Imec honors Dr. Gordon Moore with “Lifetime of Innovation Award”

Nanoelectronics research center imec has announced that Dr. Gordon E. Moore, creator of the famous Moore’s law theory and co-founder of Intel, is the recipient of its lifetime of innovation award. Imec’s annual award recognizes Dr. Moore’s visionary view, unrivalled innovation, and his profound impact on the global electronics industry.

In 1965, Dr. Moore predicted that the number of components on an integrated circuit (IC) would double every year for the coming 10 years, thereby making ICs and computer processing simultaneously faster, cheaper, and more powerful. In 1975, Dr. Moore revised the forecast rate to approximately every two years. Moore’s law turned out to be incredibly accurate, growing beyond its predictive character to become an industry driver that holds true today, 50 years later. Keeping up with Moore law’s progression has required a tremendous amount of engineering and commitment from the global semiconductor industry. While its meaning has evolved over generations, it has had a profound impact in many areas of technological change and progress.

“It is truly an honor to present imec’s lifetime innovation award to Dr. Moore, on behalf of all our global partners and our researchers,” stated Luc Van den hove, president and CEO of imec. “Dr. Moore’s name is synonymous with progress, and his vision has inspired and given direction to the entire semiconductor industry, which has revolutionized the way we compute, communicate, and interact. As the industry upholds this prediction and brings forth new innovations in chip technology, the future of Moore’s law will impact such things as healthcare, a sustainable climate, and safer transport all for the better.”

Dr. Moore began his career at Johns Hopkins University. He cofounded Fairchild Semiconductor in 1957 and launched Intel in 1968 together with Robert Noyce and Andy Grove. Today, Intel is a world leader in the design and manufacturing of integrated circuits and is the largest semiconductor company. Dr. Moore served as Intel CEO from 1975-1987, and then became its chairman of the board until his retirement in 1997.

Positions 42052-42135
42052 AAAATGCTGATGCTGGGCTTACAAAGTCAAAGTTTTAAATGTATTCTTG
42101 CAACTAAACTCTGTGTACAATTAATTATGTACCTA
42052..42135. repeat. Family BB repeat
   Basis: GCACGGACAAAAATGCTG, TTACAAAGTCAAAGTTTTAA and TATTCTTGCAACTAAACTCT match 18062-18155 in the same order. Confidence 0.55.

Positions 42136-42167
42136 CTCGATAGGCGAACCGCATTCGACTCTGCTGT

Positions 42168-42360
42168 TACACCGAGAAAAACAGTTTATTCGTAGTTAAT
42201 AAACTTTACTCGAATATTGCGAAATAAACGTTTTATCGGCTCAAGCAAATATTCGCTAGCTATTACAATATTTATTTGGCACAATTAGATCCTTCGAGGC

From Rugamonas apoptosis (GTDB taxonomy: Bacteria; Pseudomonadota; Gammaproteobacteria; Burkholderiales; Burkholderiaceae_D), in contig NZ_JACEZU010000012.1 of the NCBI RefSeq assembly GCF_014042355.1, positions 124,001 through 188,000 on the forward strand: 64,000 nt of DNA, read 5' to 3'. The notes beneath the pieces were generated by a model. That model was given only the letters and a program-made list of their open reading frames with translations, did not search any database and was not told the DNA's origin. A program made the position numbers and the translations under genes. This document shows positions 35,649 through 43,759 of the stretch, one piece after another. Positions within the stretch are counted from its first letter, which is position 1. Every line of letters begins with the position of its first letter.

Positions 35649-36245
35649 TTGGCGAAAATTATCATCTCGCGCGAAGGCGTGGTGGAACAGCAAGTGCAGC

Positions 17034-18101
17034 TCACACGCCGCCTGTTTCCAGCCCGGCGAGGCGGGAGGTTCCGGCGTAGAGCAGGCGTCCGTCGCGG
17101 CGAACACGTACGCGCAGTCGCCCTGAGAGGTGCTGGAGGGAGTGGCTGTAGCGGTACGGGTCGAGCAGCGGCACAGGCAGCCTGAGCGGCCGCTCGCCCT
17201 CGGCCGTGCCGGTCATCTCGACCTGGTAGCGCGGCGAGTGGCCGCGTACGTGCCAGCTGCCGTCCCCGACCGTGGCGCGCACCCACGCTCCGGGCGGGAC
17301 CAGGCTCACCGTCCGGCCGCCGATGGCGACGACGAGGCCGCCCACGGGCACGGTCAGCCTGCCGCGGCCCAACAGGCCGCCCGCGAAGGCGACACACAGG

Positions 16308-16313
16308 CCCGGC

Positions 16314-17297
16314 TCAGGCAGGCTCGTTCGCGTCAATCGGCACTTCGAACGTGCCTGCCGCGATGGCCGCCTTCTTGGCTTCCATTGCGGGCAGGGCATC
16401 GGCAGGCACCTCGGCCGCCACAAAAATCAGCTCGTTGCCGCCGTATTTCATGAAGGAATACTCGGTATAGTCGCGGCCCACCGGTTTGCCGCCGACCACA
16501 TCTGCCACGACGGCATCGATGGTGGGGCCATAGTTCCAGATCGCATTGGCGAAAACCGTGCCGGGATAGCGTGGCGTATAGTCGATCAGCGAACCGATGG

“Although Moore’s law was created more than 50 years ago, it remains extremely valid and serves as a guide to what we innovate at imec,” continued Van den hove. “Throughout our organizations’ 32-year existence, we’ve worked at enabling Moore’s law and helping our partners innovate and develop the modern technology that society has embraced and demands. Dr. Moore’s legacy continues to be our mission and we are privileged to honor him.” 

Imec’s Lifetime of Innovation award is awarded to Dr. Moore on May 24, 2016 at its annual ITF Brussels, the flagship of imec’s worldwide ITF events.


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2 thoughts on “Imec honors Dr. Gordon Moore with “Lifetime of Innovation Award”

  1. Hans Jørgen Weedon.

    Hi you all.

    I was the the lecture in Philadelphia PA in 1965, and attended John More’s famous lecture.
    At the time his prediction was more about computer memories than Integrated Circuits in general.
    He predicted that the cost of computer memories would reduce in cost per bit at what now has become More’s Law rate. At that time the cost of memory was something like 5 cents per bit. And he predicted that in 10 years the cost of memories would be 0.05 cents per bit.
    In the question and answer session that followed somebody commented that there would be no way that the treading of cores would ever come to 0.05 cents per bit.
    Mr. More rebuttal that “we then know one more thing then that in 10 years we will not use magnetic core memories.”
    By the way a true IBM compatible BIOS wrote “NO CORE” in big letters on the screen if you did not put in the memory chips.

    Hans J Weedon.


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